Cheapest Cars to Insure

Nobody wants eye-popping auto insurance premiums in addition to monthly car payments. So if you're considering purchasing a small sedan, not factoring in your personal driving records, the Honda Civic is the least expensive car to insure in that niche. Conversely, a Mitsubishi Lancer Evolution 4WD is the most expensive.

If the market for large luxury SUVs has caught your eye, a Land Rover LR3 will keep your insurance pain to a minimum, while a Porsche Cayenne will maximize it.

Those and other insurance-related facts are compiled by the Highway Loss Data Institute (HLDI), a non-profit organization dedicated to reducing the deaths, injuries and property damage stemming from auto crashes. Supported by auto insurers, HLDI rates vehicles based on what insurance companies pay out in losses for various makes and models.

Least & Most Expensive Car to Insure
Least Expensive Most Expensive
Small Sports Car Pontiac Solstice - 73 Honda S2000 - 196
Midsize Luxury SUV Volvo XC90 - 62 Cadillac SRX - 129
Small SUV Jeep Wrangler LWB 2-door - 63 Mitsubishi Outlander - 120
Midsize Luxury BMW 3 Series Wagon - 58 BMW M3 - 301
Small Pickups Dodge Dakota Quad Cab - 75 Mazda B plus 4WD - 160
Small Four-door Honda Civic - 105 Mitsubishi Lancer Evolution 4WD - 437
Midsize Four-door Subaru Outback 4WD - 72 Nissan Maxima - 137
Large Luxury SUV Land Rover LR3 - 53 Porsche Cayenne - 121
Above are a few collision averages gleaned from HLDI data. The least expensive vehicle to insure in the category is first, followed by the most expensive with corresponding collision damage scores.

HLDI data looks at six insurance coverage areas, including property damage liability and personal injury protection. However, payouts pegged to collision damage are the key indicator used here.

"Collision damage is one of the big things that insurers pay for," HLDI spokesman Russ Rader said. "If a vehicle that you're looking at has very high losses under collision coverage, insurers are paying out a lot of money to repair that vehicle. Therefore, you're likely to pay more to insure it."

HLDI's stats cover 2004-06 vehicles and include accidents that occurred up to May 31, 2007. The vehicles being examined have only been sold once and have been assigned numerical collision-damage scores, with 100 representing the average collision loss for all vehicles in a given category.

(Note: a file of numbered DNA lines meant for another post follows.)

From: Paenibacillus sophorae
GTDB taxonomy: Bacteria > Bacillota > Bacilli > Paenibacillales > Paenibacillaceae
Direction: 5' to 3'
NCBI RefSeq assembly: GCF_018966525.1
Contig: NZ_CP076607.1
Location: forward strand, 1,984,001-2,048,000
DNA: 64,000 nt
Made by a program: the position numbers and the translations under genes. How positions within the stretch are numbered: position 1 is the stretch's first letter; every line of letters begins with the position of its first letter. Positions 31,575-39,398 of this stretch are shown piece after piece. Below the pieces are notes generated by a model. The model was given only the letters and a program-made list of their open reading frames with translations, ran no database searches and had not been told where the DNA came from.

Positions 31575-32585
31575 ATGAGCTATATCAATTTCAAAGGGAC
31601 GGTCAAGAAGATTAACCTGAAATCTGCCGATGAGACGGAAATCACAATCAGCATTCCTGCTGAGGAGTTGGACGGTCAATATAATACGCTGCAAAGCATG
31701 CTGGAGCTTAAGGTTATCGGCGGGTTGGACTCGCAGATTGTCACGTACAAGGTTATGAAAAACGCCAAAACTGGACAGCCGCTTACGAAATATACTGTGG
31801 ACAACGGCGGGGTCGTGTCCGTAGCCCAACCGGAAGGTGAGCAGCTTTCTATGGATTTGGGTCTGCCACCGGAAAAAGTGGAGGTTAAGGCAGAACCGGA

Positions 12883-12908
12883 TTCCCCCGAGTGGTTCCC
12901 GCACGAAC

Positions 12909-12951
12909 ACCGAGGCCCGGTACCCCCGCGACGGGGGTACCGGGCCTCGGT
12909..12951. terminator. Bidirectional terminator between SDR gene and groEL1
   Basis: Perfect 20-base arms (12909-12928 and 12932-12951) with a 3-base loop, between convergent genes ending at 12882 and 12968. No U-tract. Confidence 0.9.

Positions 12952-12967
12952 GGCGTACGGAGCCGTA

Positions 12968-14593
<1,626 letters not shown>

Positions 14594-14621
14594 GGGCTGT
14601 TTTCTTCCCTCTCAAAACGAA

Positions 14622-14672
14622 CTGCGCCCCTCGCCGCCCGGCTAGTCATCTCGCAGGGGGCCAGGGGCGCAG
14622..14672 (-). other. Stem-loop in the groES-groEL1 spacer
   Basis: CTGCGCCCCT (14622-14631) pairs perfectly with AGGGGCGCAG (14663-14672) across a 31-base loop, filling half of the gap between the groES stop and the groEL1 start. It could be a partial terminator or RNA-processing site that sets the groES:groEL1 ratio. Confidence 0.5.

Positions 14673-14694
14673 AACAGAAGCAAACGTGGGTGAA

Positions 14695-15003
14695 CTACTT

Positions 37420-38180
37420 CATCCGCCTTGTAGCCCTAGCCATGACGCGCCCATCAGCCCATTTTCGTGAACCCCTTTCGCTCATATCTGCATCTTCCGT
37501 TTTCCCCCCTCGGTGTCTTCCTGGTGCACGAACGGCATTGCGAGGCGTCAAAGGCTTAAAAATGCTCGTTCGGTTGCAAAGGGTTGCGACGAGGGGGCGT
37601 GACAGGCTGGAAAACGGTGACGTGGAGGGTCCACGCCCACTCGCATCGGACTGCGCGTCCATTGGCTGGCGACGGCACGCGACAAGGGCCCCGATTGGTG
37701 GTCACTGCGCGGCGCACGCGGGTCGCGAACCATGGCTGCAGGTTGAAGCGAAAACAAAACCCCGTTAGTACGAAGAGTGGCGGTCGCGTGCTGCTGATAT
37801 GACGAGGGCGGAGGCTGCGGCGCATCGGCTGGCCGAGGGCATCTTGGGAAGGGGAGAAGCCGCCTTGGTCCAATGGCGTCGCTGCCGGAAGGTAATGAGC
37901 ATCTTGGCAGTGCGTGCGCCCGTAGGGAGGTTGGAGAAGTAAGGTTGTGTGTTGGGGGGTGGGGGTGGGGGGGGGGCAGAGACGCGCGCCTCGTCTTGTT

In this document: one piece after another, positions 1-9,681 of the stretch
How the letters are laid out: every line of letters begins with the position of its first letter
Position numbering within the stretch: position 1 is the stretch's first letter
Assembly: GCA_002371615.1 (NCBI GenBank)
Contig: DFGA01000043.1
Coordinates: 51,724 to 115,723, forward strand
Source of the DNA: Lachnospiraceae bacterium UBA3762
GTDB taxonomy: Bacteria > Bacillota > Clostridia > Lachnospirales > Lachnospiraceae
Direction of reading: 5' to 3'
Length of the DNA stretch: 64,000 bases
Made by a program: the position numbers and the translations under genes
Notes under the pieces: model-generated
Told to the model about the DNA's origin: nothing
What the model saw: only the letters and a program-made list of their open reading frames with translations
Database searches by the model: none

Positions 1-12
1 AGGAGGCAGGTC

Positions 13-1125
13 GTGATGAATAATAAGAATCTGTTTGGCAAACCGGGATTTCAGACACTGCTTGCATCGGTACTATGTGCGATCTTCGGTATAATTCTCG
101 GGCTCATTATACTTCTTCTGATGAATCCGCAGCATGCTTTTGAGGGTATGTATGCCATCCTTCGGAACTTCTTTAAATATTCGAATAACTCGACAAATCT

The Lincoln Town Car's category-leading 96 means it fares 4 percent better than average when it comes to collision losses that insurance companies pay for very large luxury cars. The 459 score generated by the basement-dwelling Maserati Quattroporte is 359 percent worse than average.

See 2008 Porsche CayenneIt's not difficult to divine from those scores that the Lincoln will cost considerably less to insure than the Maserati.

In the large pickup truck category, the Dodge Ram 1500 Mega Cab got a 53, which is 47 percent better than the average for its large-pickup brethren. Listed at the bottom of the pack was the Nissan Titan King Cab, which received a 121.

The cheapest car to insure among midsize sports cars is the Ford Mustang GT convertible, which earned a 100. On the other hand the Dodge Viper convertible, with its 865 collision-damage score, would appear to be an insurance nightmare.

Of course insurance companies take other things into account when determining how much your auto insurance will cost, said Carolyn Gorman, of the Insurance Information Institute. "A lot of different factors, such as your driving record and where you live, will affect your auto insurance premium," Gorman said, adding that age, gender, credit history and miles driven each year also play a part.

But a major component affecting auto insurance premiums is within your control. To find out if a new vehicle you've been eyeballing has high collision-damage losses, visit HLDI's Web site at www.iihs.org. Click on 'Research & stats,' then click on 'Insurance losses by make and model.'

"Generally speaking, as you look at the data one of the things you'll see is big and boring sedans have lower insurance costs," Rader said. "So vehicles that don't go fast and don't have a lot of extra parts that are easily damaged in a crash are going to have lower insurance losses. If you're looking at a European luxury car, or a souped-up high performance car, you're likely going to pay more to insure it."

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